Have you ever considered switching from a traditionally deployed application environment to a web based Software as a Service (SaaS) solution? The article that follows is a commentary from a Cool Life Systems developer who spent many years as a server administrator and has now seen the “light” by making the switch to a SaaS company. Enjoy. Thanks to Bill D. for his time and effort in contributing the content.
As a former server administrator and customer support technician for a web hosting services company, and now a web developer for a SaaS-based company specializing in e-marketing and web presence, I can see the large contrast in the day to day workflow and operation of my current job which uses the SaaS model, compared to the more traditional business model of my former company. While the services of web hosting and web development are not quite the same, there definitely are some parallels that can be drawn between the two.
At the web hosting company, new clients must pay a fee up front to cover the cost of the server we would be managing for them, the fee being dependent on the specs of the server. When their new server is built, the base server OS of the client’s choosing is installed, which also figures into their initial setup cost. Already, this process deviates from the SaaS business model in a couple ways;
With the SaaS model, upfront costs are more or less eliminated. Instead of paying for a server, or in this case, a license for a standard software package, clients pays for only what they need, as they need it. This not only can greatly reduce costs for the customer, it also makes the developer’s job easier, as they are no longer trying to shoehorn clients into a single standardized solution, or trying to add every feature request from every client to it, resulting in bloated, clunky software.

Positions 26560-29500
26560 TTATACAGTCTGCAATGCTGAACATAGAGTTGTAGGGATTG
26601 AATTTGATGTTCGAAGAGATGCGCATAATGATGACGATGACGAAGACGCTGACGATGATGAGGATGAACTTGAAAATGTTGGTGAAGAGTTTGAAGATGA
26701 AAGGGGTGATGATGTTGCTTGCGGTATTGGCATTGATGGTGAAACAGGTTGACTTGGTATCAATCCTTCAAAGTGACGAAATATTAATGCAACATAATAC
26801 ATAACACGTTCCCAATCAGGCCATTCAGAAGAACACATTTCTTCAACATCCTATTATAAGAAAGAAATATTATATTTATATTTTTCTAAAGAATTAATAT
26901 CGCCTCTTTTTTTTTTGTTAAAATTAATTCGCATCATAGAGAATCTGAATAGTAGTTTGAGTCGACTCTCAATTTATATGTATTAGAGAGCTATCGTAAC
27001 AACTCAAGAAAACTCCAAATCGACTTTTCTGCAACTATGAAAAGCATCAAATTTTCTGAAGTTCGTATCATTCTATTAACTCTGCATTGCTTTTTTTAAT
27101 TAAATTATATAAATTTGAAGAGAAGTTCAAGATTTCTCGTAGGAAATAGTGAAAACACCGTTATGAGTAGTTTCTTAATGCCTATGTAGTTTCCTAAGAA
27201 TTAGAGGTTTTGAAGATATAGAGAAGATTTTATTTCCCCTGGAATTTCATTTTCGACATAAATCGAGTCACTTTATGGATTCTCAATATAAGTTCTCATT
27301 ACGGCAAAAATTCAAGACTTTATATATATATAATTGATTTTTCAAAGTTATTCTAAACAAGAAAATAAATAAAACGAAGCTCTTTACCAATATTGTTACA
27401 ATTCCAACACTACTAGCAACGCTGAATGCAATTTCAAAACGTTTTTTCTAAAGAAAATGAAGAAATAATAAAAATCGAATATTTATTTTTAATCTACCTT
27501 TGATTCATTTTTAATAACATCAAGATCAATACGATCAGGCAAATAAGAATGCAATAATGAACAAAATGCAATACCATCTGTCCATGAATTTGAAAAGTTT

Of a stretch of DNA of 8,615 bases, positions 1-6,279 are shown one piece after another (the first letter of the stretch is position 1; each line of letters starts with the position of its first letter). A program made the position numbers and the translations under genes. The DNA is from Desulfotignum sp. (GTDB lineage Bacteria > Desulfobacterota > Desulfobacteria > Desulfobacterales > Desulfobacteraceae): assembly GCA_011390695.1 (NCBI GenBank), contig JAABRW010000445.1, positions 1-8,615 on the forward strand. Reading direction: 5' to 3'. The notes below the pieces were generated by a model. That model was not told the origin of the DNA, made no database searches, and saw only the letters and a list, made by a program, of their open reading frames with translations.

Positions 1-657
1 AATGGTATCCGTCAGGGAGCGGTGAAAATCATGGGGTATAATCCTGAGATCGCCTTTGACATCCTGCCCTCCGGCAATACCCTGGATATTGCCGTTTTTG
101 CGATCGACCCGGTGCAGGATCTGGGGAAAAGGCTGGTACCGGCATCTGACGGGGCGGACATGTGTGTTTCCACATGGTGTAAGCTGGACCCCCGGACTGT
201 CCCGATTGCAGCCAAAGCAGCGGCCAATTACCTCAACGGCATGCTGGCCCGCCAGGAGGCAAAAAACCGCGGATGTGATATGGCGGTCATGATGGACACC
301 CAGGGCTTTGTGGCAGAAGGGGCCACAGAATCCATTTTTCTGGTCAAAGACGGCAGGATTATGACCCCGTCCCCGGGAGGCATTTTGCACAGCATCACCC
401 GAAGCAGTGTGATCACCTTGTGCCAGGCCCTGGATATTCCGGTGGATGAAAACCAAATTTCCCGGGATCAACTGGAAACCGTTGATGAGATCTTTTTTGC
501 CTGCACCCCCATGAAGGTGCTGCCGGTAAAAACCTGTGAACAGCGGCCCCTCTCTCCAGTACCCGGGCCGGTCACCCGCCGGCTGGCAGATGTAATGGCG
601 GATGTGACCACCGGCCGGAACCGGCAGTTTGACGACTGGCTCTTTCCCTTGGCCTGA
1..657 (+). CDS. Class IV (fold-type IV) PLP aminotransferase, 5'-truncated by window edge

In the web hosting world, operating system patching and updates can be a very tedious and disrupting task (for Windows servers, at least). Software developers following traditional deployment models can also experience these same drawbacks when releasing version updates to their products. Clients of these companies also suffer, as they not only have to wait until the developer releases the newest version for feature additions and bug fixes, but they often have to go through the pains of installing the update on every single device they use the software on. With the SaaS model, these annoyances are mostly nonexistent. Updates are deployed on-demand when the client requests it, and since the source code resides at single remote location, the update takes effect on all devices instantaneously.
While the SaaS model may still be in its infancy compared to traditional software business models, it definitely has many advantages over them, and from my vantage point as a developer whose experienced both ends of the spectrum, I believe its popularity and success in the marketplace will only continue to grow.